America's not so hot for Obama right now. His approval ratings, according to Gallup, is a scant 43 percent. But Obama may be able to take some solace in the fact that Europe still loves him--at least when it comes to his handling of foreign affairs. A survey on European and American attitudes toward each other--released by Transatlantic Trends, a D.C.-based think tank--found that 75 percent of those surveyed in 12 European Union countries approved of Obama on international affairs, while the same survey found only 54 percent of U.S. citizens would say the same thing.
Transatlantic Trends only asked of Obama's approval on foreign affairs, since, naturally, the domestic issues of the U.S. aren't of much concern for those in Europe. Nevertheless, the results offer a glimpse into how Europeans' attitude toward Obama differ from Americans'. The think tank found Obama's approval rating on international politics to be highest in Western Europe countries like Portugal (82 percent), the Netherlands (81 percent), Germany (81 percent), and Italy (79 percent)--nations that strongly opposed the War in Iraq and for which Obama offers a stark contrast to that war's president, George W. Bush.. The lowest ratings in the EU came from Eastern and Central European republics like Slovakia (58 percent), Bulgaria (63 percent), and Poland (65 percent), former Warsaw Bloc nations leery of Obama's opening of relations with Russia. Still, each country's approval rating is higher than his slim majority of support on foreign affairs in the U.S. The results are summarized in the chart below.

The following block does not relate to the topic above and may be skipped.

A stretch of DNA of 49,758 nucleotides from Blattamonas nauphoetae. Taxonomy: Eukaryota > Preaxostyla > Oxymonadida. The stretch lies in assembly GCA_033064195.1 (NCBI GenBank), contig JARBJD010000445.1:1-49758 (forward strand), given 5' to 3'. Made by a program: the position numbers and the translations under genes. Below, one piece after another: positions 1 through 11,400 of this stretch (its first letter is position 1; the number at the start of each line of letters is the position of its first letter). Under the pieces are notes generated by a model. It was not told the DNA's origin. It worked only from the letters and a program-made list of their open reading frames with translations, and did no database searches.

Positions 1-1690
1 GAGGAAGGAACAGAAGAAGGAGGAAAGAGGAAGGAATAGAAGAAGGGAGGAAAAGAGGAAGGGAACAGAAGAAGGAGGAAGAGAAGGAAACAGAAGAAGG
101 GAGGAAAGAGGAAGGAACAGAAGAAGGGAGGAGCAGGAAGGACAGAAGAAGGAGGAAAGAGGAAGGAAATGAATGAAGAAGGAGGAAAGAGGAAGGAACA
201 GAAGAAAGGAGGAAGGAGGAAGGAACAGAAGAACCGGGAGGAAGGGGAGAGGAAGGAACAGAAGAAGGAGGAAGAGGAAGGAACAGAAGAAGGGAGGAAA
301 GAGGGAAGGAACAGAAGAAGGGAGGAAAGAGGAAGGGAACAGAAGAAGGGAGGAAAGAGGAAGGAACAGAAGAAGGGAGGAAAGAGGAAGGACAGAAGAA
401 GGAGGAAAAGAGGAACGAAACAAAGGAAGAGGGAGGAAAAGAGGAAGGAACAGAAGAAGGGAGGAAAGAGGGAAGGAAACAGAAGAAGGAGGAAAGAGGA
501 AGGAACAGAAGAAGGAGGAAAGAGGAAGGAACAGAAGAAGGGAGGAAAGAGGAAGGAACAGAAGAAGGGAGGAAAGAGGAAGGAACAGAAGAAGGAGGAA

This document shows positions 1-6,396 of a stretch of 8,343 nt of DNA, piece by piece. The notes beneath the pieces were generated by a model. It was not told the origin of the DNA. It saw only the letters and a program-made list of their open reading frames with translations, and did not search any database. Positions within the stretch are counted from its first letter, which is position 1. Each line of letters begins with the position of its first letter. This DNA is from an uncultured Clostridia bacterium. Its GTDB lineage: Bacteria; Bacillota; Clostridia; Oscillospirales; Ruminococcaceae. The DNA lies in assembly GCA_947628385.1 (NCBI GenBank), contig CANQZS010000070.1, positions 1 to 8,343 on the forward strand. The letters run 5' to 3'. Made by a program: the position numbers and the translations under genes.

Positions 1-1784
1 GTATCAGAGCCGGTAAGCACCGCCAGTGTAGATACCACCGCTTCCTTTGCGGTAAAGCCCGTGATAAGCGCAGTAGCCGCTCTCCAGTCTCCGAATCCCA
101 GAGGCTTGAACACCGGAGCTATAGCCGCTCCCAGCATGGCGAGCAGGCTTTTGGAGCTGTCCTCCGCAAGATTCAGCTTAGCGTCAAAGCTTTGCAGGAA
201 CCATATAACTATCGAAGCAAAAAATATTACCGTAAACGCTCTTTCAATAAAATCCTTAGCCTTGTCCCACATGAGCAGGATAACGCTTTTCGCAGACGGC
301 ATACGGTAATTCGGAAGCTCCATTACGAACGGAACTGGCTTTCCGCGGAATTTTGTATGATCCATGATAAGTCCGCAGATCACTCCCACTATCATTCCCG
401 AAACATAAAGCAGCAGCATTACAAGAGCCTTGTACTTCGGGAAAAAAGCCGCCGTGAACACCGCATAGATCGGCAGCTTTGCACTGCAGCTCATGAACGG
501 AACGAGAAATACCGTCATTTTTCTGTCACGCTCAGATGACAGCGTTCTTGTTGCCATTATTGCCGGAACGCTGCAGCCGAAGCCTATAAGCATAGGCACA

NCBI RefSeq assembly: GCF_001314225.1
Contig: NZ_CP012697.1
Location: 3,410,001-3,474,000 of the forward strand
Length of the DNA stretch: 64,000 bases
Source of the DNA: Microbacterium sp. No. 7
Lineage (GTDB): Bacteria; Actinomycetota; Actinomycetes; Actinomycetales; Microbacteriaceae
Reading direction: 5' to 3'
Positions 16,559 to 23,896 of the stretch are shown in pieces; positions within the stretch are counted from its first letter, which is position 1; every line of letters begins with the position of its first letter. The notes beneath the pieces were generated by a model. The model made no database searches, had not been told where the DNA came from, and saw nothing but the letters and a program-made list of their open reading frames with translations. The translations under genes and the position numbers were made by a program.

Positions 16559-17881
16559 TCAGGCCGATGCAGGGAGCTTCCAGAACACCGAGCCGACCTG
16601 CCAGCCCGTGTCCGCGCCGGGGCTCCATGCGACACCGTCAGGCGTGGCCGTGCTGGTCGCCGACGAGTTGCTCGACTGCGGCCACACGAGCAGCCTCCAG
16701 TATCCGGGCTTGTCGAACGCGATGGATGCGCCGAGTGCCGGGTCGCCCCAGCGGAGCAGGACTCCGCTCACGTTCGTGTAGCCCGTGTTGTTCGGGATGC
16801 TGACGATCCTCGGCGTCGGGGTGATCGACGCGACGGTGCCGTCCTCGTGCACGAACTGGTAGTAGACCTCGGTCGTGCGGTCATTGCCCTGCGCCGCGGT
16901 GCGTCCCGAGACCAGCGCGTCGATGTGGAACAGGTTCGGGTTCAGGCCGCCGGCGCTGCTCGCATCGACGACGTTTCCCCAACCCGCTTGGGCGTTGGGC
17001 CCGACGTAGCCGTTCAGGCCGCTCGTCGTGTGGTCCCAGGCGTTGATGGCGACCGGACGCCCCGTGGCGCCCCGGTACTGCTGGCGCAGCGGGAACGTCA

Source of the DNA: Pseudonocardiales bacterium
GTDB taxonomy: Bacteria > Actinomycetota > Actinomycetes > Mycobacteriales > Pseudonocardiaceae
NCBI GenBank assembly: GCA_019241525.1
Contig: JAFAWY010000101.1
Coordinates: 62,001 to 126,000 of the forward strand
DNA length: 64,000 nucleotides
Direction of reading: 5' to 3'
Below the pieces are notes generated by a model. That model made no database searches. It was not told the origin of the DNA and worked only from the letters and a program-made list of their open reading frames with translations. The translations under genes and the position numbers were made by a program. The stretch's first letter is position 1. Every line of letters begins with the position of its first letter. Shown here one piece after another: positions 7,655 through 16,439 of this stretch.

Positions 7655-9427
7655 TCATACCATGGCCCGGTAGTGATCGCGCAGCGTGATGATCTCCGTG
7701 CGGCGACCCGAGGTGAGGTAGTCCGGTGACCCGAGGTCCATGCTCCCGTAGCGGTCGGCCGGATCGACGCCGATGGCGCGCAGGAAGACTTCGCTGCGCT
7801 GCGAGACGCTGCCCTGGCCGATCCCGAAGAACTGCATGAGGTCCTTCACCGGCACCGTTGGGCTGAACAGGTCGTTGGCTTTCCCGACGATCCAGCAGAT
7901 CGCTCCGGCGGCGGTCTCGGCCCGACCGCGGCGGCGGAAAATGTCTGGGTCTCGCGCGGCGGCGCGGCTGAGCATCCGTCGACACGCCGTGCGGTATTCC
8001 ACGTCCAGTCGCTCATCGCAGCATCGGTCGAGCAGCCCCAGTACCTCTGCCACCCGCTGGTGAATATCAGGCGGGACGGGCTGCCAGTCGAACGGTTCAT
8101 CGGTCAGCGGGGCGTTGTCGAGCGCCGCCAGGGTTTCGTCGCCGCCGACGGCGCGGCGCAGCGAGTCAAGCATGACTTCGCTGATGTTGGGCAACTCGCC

So maybe Obama would fare better with a European electorate in 2012 instead of an American one. But Transatlantic Trends director Zsolt Nyiri said that one of the time-tested trends his think tank has seen is a correlation between the popularity of the U.S. president in Europe and European support for U.S. involvement in international issues. The highly unpopular George W. Bush consistently butted heads with European leaders in executing the wars in Afghanistan and Iraq. Obama, on the other hand, has seen a lot more European cooperation in dealing with Libya.
Still, Obama's approval rating in Europe is waning a bit since his 2008 election, though that may have been inevitable. "The approval ratings decreased in countries where it was so high in the first place," Nyiri said. "No one expected it to stay there."
This article is from the archive of our partner The Wire.
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